At Gov 2.0 Summit, Democratizing Data Is the Watchword
The Rundown is covering this week's Gov2.0 Summit in Washington, D.C., where a mix of technologists, activists and industry professionals have gathered to talk about methods to run governments in more open and useful manners.
Gov2.0 is a catch-all term coined by publisher Tim O'Reilly. It includes everything from government transparency and open data, to procurement reform and new kinds of diplomacy.
At the core is the idea that government should act more like a platform for development, on which citizens can build the services they need, and less like a vending machine of services.
"The idea of being a platform provider is that you do the least possible, not the most possible to enable others to build on what you do," O'Reilly said in a video advocating open data for public transit agencies:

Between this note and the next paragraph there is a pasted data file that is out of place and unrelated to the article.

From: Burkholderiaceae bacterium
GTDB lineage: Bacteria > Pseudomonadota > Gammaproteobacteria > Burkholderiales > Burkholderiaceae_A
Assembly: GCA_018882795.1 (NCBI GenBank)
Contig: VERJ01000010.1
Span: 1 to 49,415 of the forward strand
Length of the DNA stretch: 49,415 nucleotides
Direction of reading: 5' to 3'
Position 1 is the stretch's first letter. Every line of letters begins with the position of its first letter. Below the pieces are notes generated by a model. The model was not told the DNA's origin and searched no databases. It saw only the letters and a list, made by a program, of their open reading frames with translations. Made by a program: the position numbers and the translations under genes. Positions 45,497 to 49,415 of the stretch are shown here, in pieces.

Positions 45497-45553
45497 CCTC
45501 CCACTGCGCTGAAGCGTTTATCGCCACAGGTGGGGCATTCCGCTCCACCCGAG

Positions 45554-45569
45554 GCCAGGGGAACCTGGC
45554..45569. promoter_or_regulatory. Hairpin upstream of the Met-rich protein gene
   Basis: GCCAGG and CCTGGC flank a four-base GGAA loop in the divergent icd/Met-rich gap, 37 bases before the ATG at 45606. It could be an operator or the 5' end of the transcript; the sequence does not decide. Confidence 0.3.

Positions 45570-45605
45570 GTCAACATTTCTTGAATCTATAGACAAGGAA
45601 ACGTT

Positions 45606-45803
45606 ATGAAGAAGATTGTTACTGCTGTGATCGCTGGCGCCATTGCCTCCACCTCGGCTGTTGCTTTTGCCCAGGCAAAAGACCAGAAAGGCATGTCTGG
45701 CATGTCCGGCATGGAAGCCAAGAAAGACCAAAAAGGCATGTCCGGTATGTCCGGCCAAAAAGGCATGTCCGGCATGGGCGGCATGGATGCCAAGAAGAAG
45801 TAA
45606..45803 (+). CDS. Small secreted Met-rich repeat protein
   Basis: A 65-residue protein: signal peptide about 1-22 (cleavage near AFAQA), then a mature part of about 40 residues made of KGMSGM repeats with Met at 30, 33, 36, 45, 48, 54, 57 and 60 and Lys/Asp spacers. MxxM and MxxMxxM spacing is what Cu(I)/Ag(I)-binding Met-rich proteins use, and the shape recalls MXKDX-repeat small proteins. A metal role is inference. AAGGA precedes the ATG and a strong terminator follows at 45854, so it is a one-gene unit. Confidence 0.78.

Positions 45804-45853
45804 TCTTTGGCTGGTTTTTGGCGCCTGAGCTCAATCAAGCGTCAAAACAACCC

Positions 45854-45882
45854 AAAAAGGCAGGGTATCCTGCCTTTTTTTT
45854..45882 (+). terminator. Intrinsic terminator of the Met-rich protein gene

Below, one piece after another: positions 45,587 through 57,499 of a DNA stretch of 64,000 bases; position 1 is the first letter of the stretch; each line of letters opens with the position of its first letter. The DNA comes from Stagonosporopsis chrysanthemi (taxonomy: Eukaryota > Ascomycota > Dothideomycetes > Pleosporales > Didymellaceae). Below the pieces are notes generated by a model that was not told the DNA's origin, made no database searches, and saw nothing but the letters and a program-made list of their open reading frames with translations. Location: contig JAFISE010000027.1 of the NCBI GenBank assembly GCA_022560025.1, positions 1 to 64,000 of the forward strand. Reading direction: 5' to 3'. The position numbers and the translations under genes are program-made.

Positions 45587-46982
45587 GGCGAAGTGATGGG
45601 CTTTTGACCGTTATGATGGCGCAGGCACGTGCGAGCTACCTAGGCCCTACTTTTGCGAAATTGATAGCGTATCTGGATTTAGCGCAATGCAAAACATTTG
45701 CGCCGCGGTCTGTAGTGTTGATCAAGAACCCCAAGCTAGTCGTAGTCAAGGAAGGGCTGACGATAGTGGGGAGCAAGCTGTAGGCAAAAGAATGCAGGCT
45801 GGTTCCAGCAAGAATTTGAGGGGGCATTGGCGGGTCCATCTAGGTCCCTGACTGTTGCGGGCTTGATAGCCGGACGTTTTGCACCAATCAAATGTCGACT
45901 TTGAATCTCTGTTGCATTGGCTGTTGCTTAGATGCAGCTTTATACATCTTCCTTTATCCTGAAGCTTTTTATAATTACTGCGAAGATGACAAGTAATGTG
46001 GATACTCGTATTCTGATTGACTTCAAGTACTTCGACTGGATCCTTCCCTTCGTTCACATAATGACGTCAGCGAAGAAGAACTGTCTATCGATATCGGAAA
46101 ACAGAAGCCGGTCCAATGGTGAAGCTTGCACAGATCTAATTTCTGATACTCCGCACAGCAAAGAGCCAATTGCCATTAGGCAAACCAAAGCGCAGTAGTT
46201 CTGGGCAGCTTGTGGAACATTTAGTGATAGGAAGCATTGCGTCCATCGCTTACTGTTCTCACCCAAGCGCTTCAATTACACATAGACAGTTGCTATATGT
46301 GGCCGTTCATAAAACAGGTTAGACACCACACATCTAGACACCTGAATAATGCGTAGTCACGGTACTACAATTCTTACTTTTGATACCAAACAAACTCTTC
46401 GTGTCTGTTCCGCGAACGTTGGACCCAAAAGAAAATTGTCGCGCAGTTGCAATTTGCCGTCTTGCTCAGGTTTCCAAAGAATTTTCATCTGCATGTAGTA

Carl Malamud is one of the forerunners of this movement. In his opening keynote address, he called for three reforms the federal government needs now:
Finish the open gov revolution. "We need open data standards," Malamud said. This means both releasing government data in regular formats that can be read by machines, and changing public record laws so public information ends up online before someone asks.
National digitization: "If we can put a man on the moon, surely we can launch the national archive into cyberspace." On top of scanning government-held documents, Malamud called for copyright reform, so taxpayers have access to information they pay for.
An open systems revolution: "Our federal government spends $89.1 billion a year on information technology. Much of that is wasted effort. We build systems so badly it is crippling the federal government." Malamud called for a computer commission to conduct agency by agency reviews, and to change standard practices from "over reliance on proprietary systems" to one based on open source foundations.